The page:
How to Make a Crisis Communication Plan

Your organization never knows when a crisis can threaten your company’s reputation, employee engagement, and the trust of stakeholders. That fact alone directs the need for a crisis communication plan because a crisis can quickly spiral into devastating consequences unless brought under control as rapidly as possible. Delays in communication leave people to think what they want, which is particularly dangerous in the age of social media and viral communication. Your goal is for management to take the lead and not become followers of difficult information and events. 

A Crisis by Any Other Name is Still a Crisis 

The most recent crisis impacting all businesses is the COVID-19 pandemic. However, there have been plenty of prior crises that established the baseline for effective communication. A crisis always impacts your employees, even if it’s an external crisis, not directly of your making. For example, in 2018, Kentucky Fried Chicken ran out of chicken due to supply chain issues, and 700 restaurants in the UK had to shut down. The company used Twitter to correct rumors and transparently explained what happened to build trust in the marketplace again. The franchises were allowed to determine how they would handle worker pay while the restaurants were closed.

When it comes to #crisis communication, your goal is for management to take the lead, not to become followers of difficult information and events. #workplacecommunication

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The 2010 BP oil rig explosion in the Gulf of Mexico was a disaster made worse by an unprepared spokesman making untrue comments. After the fact, it was discovered there were dangerous workplace practices at play. The cleanup crew suffers from health effects to this day due to exposure, making this crisis a long-term safety event. The company, now Exxon Mobile, is facing new crises as it deals with a COVID-19 triggered a global economic recession and falling oil prices and has announced it will downsize its workforce by 5-10 percent per year in the next 3-5 years. The company suspended employee bonuses and stopped contributing to 401k saving plans. The employee comments on social media are negative. 

Crisis as an Opportunity  

A crisis can be anything that negatively impacts the company. Remember the idiom, “One person’s junk is another person’s treasure?” Well, one company’s crisis is another company’s opportunity. The goal of a crisis communication plan is to keep your employees engaged, prevent reputation damage, prevent opportunities to form for the competition, and even to stay union-free. It’s really about business continuity because it’s a plan for proactively responding to a crisis in a way that minimizes disruption. 

For example, what if your supervisors detect union activity? This is a crisis in a company that strives to stay union-free. Do your leaders know the next steps to take? Do they know how to communicate during a worker protest, or as the pandemic showcased, when something jeopardizes employee safety, scaring the workforce enough that employees go public? 

Developing a crisis communication plan takes careful analysis of your organization’s communication system to ensure it reaches everyone it should inform and your leadership structure, so all managers and supervisors are adequately trained. UnionProof previously discussed the six basic qualities of a crisis communication plan. The next step is developing the crisis communication plan that you can put into immediate action. The following steps focus on communicating with employees, but a full communication plan will expand to address communication internally and externally with all stakeholders.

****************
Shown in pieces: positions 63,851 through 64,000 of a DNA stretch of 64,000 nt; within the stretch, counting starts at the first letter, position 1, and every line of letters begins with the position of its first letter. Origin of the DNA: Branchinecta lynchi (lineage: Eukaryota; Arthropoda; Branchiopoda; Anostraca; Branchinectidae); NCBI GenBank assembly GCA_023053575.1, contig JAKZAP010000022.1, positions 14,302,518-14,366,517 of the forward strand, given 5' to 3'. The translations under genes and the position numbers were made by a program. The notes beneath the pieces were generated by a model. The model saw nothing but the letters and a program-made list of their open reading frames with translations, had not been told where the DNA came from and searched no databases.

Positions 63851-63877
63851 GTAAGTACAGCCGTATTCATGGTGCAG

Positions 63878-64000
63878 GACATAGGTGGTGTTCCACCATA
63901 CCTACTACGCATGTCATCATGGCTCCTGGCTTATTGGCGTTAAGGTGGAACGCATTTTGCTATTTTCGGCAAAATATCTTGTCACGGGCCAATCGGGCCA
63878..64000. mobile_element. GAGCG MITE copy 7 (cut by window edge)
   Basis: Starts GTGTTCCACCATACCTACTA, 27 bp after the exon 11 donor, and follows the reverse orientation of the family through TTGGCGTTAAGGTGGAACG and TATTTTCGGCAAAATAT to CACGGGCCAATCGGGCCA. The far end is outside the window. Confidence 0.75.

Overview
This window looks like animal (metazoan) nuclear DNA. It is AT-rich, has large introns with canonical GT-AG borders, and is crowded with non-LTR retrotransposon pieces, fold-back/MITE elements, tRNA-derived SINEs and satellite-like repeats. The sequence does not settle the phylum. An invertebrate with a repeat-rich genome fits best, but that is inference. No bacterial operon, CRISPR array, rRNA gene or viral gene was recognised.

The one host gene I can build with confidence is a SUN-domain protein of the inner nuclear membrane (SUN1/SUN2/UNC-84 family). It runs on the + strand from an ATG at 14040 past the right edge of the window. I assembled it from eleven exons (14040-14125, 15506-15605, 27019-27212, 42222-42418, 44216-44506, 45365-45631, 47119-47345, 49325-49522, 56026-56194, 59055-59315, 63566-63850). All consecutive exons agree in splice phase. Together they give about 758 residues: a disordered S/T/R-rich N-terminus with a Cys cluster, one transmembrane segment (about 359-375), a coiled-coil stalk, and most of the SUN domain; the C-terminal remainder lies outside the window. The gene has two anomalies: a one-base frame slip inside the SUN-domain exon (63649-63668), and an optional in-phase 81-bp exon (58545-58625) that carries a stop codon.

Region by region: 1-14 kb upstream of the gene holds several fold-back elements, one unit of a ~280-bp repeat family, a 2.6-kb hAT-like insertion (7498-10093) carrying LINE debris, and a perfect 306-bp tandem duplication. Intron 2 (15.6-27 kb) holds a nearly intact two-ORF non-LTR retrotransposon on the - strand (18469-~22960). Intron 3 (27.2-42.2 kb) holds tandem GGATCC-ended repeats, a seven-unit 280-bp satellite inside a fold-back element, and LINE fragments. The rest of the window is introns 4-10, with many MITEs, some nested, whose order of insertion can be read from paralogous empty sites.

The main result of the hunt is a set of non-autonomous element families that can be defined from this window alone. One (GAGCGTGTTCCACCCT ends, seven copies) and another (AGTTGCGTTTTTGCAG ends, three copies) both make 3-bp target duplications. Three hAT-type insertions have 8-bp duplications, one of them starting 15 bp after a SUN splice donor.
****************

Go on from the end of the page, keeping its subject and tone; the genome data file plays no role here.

crisis communication plan

Step 1: Assemble a crisis communication team for plan development and centralized communication.

Any business strategy comes together only when a group of people has input into the plan. A crisis communication or response team is responsible for overseeing the development of the communication plan and putting the plan into action when the time comes. The team can include anyone you want, but as a minimum, members should include an organizational leader, a Human Resources executive, representatives from different areas of concern like labor relations and workforce health and safety, and your corporate communications person. 

What constitutes a crisis? The team will identify the most likely crises, how to identify a crisis, and when to put the crisis communication plan into effect. Identifying the various types of crises drives the plan’s development because it determines the leaders who will ultimately be responsible. Senior leaders will address every crisis, but the next management levels have different responsibilities.

For example, high-level leaders from Human Resources, health and safety, and environmental safety communicate with employees concerning employee health and safety policies and procedures during the ongoing COVD-19 pandemic. The next levels of managers and supervisors – the people managing employees daily - ensure the policies and procedures are followed. 

Step 2: Identify the constituencies to keep informed.

Every business has groups of people who have the most influence on the business and determine its success or failure. Constituencies include employees, customers, investors, suppliers, and the general marketplace. Your crisis communication with employees is undoubtedly the most important initial and ongoing communication because their perspectives and understanding of the crisis will drive employee behaviors with peers, with your managers and supervisors, on social media, and, as the pandemic proved, with union representatives. Your goal is to reduce employee anxiety about the situation as quickly as possible. 

Of course, your employees will initially want to know how their work lives will be affected. They will wonder if their safety and the safety of family members are at risk if their jobs are threatened and if things like paid time off or remote work will be offered (if justified by the crisis). Your other stakeholders will have different perspectives and concerns. Your customers may care about social responsibility, and your investors are concerned with financial risks. But if you get messaging right with employees, the crisis is much less likely to spiral out of control.